“Whether Marks and Spencer demands exclusivity or whether it grows up by mutual agreement, it still makes the communities affected extremely vulnerable when contracts are re-organised.


“That is why the supermarket in my view has the same corporate responsibility to workers at the company that directly employs them.”




Mr Showalter is conducting his face to face meetings with politicians and stakeholders in Annan tomorrow. As the convenor of Holyrood’s Culture, Tourism, Europe and Extrenal Relations Committee, which sits on Thursday, Ms McAlpine was unable to leave parliament tomorrow. She therefore arrangement a telephone discussion with Mr Showalter today.

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Business Minister to discuss Pinneys case with Marks and Spencer bosses

Joan McAlpine has welcomed news that Business Minister Paul Wheelhouse will meet Marks and Spencer bosses to discuss the threatened closure of Pinneys in Annan.


Mr Wheelhouse revealed details of the meeting in response to a question in parliament from Joan McAlpine, who says Marks and Spencer are obligated to the workforce in Annan, as they have been Pinney’s only customer for several years.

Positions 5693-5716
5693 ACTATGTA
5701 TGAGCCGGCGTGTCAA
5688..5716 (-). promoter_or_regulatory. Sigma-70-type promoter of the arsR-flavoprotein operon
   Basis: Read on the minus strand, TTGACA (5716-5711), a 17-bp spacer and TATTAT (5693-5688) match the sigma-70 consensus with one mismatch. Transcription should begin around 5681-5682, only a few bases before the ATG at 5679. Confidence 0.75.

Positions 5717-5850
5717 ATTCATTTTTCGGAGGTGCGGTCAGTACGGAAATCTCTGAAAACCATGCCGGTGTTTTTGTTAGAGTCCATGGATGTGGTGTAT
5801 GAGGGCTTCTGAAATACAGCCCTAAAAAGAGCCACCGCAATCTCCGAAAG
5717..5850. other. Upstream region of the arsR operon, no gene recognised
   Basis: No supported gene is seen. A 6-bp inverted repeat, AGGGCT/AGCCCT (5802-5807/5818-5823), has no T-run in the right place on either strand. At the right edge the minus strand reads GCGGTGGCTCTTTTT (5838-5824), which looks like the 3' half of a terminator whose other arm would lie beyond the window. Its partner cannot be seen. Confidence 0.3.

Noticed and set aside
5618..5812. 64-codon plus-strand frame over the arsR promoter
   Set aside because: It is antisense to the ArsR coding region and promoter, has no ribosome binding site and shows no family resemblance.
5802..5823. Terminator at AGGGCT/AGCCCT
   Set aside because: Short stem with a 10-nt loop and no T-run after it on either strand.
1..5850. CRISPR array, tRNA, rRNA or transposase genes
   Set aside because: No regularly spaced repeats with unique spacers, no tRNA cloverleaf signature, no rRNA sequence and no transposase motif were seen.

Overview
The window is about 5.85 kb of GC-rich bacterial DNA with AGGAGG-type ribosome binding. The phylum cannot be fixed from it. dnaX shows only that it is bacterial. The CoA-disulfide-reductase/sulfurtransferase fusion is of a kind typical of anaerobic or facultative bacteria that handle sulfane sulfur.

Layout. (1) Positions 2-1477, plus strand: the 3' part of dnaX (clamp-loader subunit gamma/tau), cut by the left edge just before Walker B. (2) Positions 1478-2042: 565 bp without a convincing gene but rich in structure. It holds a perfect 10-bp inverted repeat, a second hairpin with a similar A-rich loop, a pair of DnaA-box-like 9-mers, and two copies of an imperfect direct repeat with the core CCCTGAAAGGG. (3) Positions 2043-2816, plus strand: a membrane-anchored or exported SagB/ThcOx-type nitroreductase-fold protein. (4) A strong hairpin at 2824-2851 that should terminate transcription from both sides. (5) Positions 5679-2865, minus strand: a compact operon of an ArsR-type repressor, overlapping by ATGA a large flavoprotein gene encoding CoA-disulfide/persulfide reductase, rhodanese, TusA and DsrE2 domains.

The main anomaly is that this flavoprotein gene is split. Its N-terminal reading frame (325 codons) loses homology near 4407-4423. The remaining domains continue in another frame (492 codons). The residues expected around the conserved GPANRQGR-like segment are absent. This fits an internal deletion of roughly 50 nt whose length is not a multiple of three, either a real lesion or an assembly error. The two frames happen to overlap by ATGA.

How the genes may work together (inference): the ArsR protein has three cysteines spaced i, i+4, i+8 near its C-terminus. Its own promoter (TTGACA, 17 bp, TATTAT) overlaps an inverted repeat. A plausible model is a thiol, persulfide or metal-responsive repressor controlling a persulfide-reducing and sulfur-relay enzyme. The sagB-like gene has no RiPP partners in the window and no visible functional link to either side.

Questioning the Minister in Parliament today, Ms McAlpine said:


“The Minister will be aware that Pinneys sole customer under Young’s was Marks and Spencer, and had been for several years.


 “I appreciate that the groceries regulation is a reserved matter and that exclusivity of supply is not prohibited in the grocer’s code of conduct. 


 “But does the minister agree with me that while such an arrangement may seem beneficial when demand is high, it can have very negative effects when there are challenges?”


 In his response, the Business Minister said:


“We do recognise that there are commercial considerations here, but I do identify with the point that Joan McAlpine has said in the respect that where we have a plant being dedicated effectively to one client then clearly if any work is lost from that client it means that plant is particularly vulnerable.


“We are looking to engage with M&S in this particular scenario and seeking to meet with M&S senior management team this week.